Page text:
cuss it by themselves.
Minus their bright uniforms, the band strikes up the music
during regular class period.
Money-Ma king Attempts
With a wave of the baton, a crash ofthe cyrnbols, and The fastest growing organization-70M more mem-
a rumble of the opening chord, the band begins its bers than last year-the band has a fast-growing
daily practice. In addition to its yearly candy bar imagination, too. Into the far reaches of the cold
sale, it peddled car decals and records.. north, conductor Fletchner led his talented charges,
as ski trip became the reward for an excellent year.
BAND: Front row, left to right: J. Booth, K. Geehan, K. Battalio, P. Butler,'J. Rozenski, G. Giertson, K. Darwin,
R. Edwards, L. Swendsen, M. Polky, D. Haslam. Row 2: D. Nase, K. Webber, G. Gillespie, B, Nalder, G, Osaka,
D. Tomo, B. Hornequist, R. Lacey, B. Jaeger. Row 3: D. Riggers, B. Morton, B. Boesche, J. Simchen, J. Borry,
G. Olrnstead, G. Mizukami, T. Perkins, L. Finch, B. Torkelson, T. Stolen. Row 4: C. Hook, S. Whitford, C. Barry,
J. Young, B. Looney, K. Bartlett, B. Danberg, Mr. Fletchner.
f: -fifeimrfi . 1v..frf..,..1z 1 W -Q- 'f 11 itil -Jrfhlz ali . f "' '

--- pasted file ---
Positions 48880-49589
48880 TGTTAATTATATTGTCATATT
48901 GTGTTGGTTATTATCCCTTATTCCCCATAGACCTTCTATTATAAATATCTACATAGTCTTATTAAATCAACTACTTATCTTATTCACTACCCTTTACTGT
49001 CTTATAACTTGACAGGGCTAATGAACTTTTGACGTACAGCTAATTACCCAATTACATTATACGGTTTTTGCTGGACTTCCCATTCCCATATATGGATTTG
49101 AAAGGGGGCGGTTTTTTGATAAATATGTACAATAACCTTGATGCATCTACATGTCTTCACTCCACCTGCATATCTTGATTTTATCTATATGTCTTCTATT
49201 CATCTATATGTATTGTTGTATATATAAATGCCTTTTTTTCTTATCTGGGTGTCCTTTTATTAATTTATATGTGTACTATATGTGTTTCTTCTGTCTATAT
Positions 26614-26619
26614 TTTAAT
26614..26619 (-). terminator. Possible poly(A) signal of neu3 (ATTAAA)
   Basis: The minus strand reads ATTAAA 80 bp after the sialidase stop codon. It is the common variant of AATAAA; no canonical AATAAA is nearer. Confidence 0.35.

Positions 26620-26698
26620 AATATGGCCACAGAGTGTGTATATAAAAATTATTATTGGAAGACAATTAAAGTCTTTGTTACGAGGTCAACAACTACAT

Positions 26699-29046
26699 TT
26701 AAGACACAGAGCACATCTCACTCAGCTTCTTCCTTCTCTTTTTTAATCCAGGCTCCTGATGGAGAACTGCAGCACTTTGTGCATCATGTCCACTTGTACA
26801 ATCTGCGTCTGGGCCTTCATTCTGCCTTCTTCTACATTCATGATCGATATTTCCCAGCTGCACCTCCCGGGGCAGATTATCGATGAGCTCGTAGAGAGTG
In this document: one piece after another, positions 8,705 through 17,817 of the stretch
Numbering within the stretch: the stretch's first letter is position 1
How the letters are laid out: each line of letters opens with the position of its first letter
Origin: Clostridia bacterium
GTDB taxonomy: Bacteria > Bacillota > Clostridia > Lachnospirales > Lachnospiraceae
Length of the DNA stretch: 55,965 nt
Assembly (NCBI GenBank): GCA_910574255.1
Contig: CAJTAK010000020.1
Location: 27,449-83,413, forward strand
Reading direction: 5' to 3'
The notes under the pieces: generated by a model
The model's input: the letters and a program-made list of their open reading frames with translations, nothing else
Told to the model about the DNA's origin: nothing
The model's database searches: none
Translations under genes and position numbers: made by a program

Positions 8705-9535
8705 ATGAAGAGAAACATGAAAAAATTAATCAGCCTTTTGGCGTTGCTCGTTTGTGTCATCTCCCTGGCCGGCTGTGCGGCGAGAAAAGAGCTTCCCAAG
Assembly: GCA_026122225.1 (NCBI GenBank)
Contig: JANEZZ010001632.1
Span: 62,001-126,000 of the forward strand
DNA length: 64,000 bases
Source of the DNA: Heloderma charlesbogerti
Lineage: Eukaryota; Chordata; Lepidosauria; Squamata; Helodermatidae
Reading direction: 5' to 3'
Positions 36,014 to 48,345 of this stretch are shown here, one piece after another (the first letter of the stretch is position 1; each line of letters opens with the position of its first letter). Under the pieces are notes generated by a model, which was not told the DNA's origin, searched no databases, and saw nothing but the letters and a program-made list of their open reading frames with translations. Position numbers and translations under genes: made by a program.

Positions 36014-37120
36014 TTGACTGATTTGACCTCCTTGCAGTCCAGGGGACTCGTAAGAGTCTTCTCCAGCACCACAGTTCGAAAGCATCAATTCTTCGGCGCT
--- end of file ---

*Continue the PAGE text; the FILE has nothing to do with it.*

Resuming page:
Dancing Tassels Signify Teamwork
DRILL TEAM: Front row, left to right: L. Bobich, J. Hyde. Row 2: M.
Romano. Row 3: M. Gorman, S. Brookhyser, K. Dickerson, C. Guinn.
Row 4: J. Mourey, K. Arner, C. Minish, J. Malesky. Row 5: K. Lacey,
G. Rowe, G. Kawabata, D. McDowell. Row 6: M. Sharick, R. lrby, M.
Loucks, S. Rees. Row 7: J. Arnold, J. Balch, M. Omegna, D. Powers.
Row 8: M. Jankanisch, D. Leitheiser, J. Hari, J. Pasinetti. Row 9: E.
Tuttle, J. Arnold, B. Gaschk, S. Sater. Row 10: S. Jensen, N. Ostrom,
E. Burgi, C. Grant. Row 11: S. Hankel, L. Bisig, L. Campbell, C. Norby.
Row 12: C. Perkins, S. Heckert, F. Patten, M. Campeau. Row 13: P.
Fredrickson, J. Rozenski, D. Rowe, L. Trucco. Row 14: G. Gustafson, C.
Klippert, V. Bobich, G. Helgen. 38
Muffled clumps as a hundred booted feet hit the
cinders, happy sounds as fifty girlish voices squeal
in anticipation, silence as fifty blue and white tams
bow in prayer. Then, chaos, and the girls break and
scurry to find their places.
Tonight, for the first time since it was organized
twenty years ago, the Drill Team is performing as
a tribute to Veterans' Day. Attention! The flag is
carried onto the field. The lights dim, the band
strikes up "America" and the crowds join in the
Then, back to the dressing room they run. "Oh no,
not again!" The door is locked-the key's inside!
"Hurry, hurry, get Mr. Johnson!" At last. . . warmth.
Boots and skirts fly helter-skelter through the laugh-
ing air. And, finally, the last happy girl is gone home.